Today’s post is not exactly about design; its about a movie, and I never write about movies, in part because I don’t feel all that qualified to give my opinion. But this is a movie about which I am exceedingly knowledgeable, although the title may surprise you. This is no highfalutin’ artsy film with nudity and French language subtitles. This is no deep, demented documentary commenting on the plight of one political party or another. No, this movie, my favorite of all time, is Don’t Tell Mom The Babysitter’s Dead. You know, the one from 1991 starring the likes of Christina Appelgate (Sue Ellen) and Joanna Cassidy (“I’m right on top of that, Rose!”).
The trailer from 1991:
Some of you are aware of the love affair I’ve had with this movie, but for others, this will come as a perplexing shock. Why DTMTBD, you ask? Because it is ingenious! A flippant and irresponsible mother leaves her five minor children at home with a octogenarian babysitter while she galavants around Australia for two months with her boyf. When the elderly drillmaster unexpectedly kicks the bucket, the kids are left to fend for themselves for the rest of the summer (or call mom, but they choose option a). The eldest finagles her way into a job in “the bowels of the fashion industry,” pretty much takes over the company despite attempted co-worker sabotage, and the rest is history. While it didn’t get high ratings from the critics (duh), the New York Post deemed it the best teen hit of 1991. And how! I learned so many life lessons from this movie.
As an only child, DTMTBD schooled me on the (very realistic) inner workings of the sibling relationship. It taught me how to “shop my closet” and make unlikely clothing pairings that result in the most show-stopping work attire (I honestly still do this, especially in the midst of a recession!).
It taught me the importance of glossing over my shortcomings in order to achieve a status I didn’t quite deserve yet, but would quickly grow into. It taught me that a weekend of heavy-duty cleaning really can unveil a miraculously gorgeous house once choking beneath all the dust and grime. It taught me how amazing it is to have a great boss (later confirmed by my own experiences). It taught me that LA traffic is bad. It taught me that lighting and music will make or break a party. It taught me that tangerine tights are HOT (I am still a believer in bold-colored legwear).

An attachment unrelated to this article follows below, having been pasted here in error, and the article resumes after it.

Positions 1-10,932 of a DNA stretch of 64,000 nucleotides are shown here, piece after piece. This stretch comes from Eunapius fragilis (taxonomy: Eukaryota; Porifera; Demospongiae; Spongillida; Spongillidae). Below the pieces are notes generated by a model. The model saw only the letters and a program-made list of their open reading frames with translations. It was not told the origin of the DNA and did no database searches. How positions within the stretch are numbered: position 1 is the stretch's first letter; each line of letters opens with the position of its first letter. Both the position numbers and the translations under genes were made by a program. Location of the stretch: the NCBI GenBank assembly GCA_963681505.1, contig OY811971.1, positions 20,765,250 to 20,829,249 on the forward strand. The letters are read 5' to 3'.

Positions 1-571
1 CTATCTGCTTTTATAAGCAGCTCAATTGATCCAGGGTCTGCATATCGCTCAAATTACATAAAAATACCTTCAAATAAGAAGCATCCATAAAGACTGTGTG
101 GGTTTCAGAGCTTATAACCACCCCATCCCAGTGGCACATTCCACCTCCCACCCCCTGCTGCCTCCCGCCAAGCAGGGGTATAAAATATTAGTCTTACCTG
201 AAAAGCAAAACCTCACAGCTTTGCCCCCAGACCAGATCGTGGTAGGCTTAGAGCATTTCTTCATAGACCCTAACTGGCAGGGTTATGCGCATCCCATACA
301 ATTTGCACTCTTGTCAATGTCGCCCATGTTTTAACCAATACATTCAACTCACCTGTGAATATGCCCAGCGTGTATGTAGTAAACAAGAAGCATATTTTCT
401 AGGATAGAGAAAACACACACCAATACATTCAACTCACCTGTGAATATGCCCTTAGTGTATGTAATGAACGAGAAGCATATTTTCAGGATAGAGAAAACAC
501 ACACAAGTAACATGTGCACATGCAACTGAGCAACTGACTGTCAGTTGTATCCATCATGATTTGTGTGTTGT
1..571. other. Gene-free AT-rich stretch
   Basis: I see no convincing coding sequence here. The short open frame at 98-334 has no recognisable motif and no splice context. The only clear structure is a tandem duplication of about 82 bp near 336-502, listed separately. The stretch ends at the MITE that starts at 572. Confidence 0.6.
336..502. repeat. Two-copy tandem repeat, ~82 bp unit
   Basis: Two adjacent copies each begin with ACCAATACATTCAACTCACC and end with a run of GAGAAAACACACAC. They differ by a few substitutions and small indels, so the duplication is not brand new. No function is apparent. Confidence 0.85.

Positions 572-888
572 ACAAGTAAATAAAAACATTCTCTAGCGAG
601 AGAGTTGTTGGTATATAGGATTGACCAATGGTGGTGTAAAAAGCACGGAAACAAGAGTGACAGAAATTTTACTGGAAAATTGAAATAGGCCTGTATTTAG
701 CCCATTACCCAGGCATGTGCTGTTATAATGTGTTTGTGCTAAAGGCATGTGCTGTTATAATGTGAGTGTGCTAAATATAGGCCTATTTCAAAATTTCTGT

I could go on forever about the instruction I gleaned from this movie, but I’ll stop here and let Mrs. Moz take the wheel with her unmatched catalogue detailing 20 Life Lessons from Don’t Tell Mom The Babysitter’s Dead. Her post is perfection on a screen, and I have my college roommate/great friend/DTMTBD cohort Colleen to thank for sending me Mrs. Moz’s post on the subject. Colleen, I must add, can recite as many lines from the movie as I, and she actually tracked down and GAVE ME a VHS copy of the flick one year for my birthday (best birthday present ever!). My mean, heartless husband forced me to donate it when he insisted that we retire our VCR 800 years ago, and I’ve never forgiven him for it. Even without a VCR, I wanted to keep the movie. For whatever reason, I have not replaced it with a dvd, so maybe that’ll be my next gift to myself.
If you have not seen this movie, I suggest you run, not walk, to your computer and demand that Netflix send it to you immediately. Look, I’ve made it easy for you: this handy link will take you right to it! (But why the heckfire isn’t it available for instant play?) Or, if you still go to Blockbuster, check it out, but don’t return it late, for goodness sake – those fees will eat you alive!
If this post has made absolutely no sense at all to you, I implore you to see this movie. I hope it impacts your life the way it has mine.